The band’s first LP was known for being a bold and brooding narrative that took aim at the dark underbelly of suburban-American culture. Called “one of the best indie-rock albums of the year” by Des Moines City View and “emotional and engulfing” by Dallas Morning News, Glory (2009) remains an intimate reflection of spiritual conflict woven among heartbreaking brass and echoing vocal harmony. Yet, within the stirring and impassioned performances that encompass Flashbulb Fires’ debut album, there are moments where something more grandiose is lurking just beneath the surface. These moments read like illusive musical promises that whisper of an impending harmonic bravado. In fact, the narrative that found its beginnings on Glory had only just taken root. GASCONADER is the culmination of those promises and every bit the triumphant kaleidoscopic pop that Flashbulb Fires hinted at on their first record.
GASCONADER is a distinct modern take on a seemingly nostalgic voice. It evokes moments of Motown and 80’s pop that are quickly twisted and decapitated into more sinister versions of the originals. The textures are hazy and swirling and at times the band delves into a vandal-graffiti inspired punk ethos full of charisma and dramatic flare. When the smoke clears, there is just enough space for singer Patrick McGuire’s intimate melodies and the distant harmony of a ghostly choir.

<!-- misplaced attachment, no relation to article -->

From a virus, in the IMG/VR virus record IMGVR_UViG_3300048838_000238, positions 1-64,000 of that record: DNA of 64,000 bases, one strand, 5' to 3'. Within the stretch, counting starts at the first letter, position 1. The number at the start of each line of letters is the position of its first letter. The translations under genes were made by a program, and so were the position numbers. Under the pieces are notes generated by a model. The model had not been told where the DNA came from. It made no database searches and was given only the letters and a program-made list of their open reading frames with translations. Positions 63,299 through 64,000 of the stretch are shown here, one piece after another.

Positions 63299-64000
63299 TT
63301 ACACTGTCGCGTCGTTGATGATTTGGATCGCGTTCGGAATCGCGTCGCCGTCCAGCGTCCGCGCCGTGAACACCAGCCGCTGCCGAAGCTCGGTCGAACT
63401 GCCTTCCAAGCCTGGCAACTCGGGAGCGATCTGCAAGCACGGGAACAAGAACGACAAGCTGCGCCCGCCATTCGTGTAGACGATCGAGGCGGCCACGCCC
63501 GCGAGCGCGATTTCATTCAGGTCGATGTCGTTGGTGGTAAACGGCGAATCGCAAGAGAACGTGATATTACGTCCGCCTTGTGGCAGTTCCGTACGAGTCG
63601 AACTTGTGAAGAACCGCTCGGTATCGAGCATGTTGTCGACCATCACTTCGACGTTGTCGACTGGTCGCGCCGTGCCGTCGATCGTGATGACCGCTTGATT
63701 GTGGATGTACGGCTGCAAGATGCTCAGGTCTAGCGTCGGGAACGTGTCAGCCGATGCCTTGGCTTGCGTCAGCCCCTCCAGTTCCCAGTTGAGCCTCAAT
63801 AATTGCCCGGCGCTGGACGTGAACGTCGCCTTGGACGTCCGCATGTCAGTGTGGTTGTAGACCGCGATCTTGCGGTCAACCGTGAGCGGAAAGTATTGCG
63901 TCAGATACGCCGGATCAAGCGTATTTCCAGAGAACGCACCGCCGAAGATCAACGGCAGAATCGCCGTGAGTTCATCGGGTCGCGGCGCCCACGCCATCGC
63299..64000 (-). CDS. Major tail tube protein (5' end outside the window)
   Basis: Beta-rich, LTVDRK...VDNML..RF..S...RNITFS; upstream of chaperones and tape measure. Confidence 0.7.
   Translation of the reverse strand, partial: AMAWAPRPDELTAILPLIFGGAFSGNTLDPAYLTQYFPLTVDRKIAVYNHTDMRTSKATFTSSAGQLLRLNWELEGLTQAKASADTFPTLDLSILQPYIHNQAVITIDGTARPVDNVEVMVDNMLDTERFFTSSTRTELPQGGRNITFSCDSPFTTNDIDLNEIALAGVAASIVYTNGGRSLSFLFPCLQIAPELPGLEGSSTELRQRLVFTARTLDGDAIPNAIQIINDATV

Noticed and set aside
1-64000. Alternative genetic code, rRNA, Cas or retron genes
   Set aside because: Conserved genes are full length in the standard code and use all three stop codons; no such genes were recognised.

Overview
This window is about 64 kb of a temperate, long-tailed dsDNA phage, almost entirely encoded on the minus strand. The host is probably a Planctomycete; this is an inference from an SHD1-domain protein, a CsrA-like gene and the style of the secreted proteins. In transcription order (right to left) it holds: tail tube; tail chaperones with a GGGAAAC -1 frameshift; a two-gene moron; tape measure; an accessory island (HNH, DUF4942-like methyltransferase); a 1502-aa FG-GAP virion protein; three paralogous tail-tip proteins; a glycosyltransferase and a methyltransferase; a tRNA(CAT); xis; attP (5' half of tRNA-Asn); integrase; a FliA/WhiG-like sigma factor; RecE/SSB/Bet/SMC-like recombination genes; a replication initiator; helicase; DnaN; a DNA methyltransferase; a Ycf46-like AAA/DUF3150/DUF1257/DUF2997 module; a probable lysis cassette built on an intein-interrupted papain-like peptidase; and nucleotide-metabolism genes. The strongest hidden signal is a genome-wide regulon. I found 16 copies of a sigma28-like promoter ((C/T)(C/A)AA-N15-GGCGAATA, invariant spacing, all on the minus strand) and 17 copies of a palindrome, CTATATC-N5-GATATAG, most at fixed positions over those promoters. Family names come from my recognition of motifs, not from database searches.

The album is not only large in breadth sonically, but also thematically as it skirts the boundaries of the “concept album” definition. GASCONADER takes a biting satirical look at a religious culture so prevalent in modern Middle America. The album’s bombastic narrator, a steadfast evangelical, boastfully proclaims his own righteousness and begs a lover to see the light before the impending rapture. McGuire’s lyrics and characters are informed by his own conflicted past, one in which he was shuttled perpetually between his Catholic father and Mormon mother. Now an atheist, the singer explores his lingering struggle to connect in a meaningful way with old friends and family along with the hypocrisy of the culture he grew up in.
GASCONADER’s principal narrator, as well as the music itself, embodies the aptly named album, its personality and tone full of surly magnetism and fearless swagger. With the release of their latest record, Flashbulb Fires undoubtedly cements their unique voice as a modern American band.
Edited by flashbulbfires on 8 Aug 2012, 23:46
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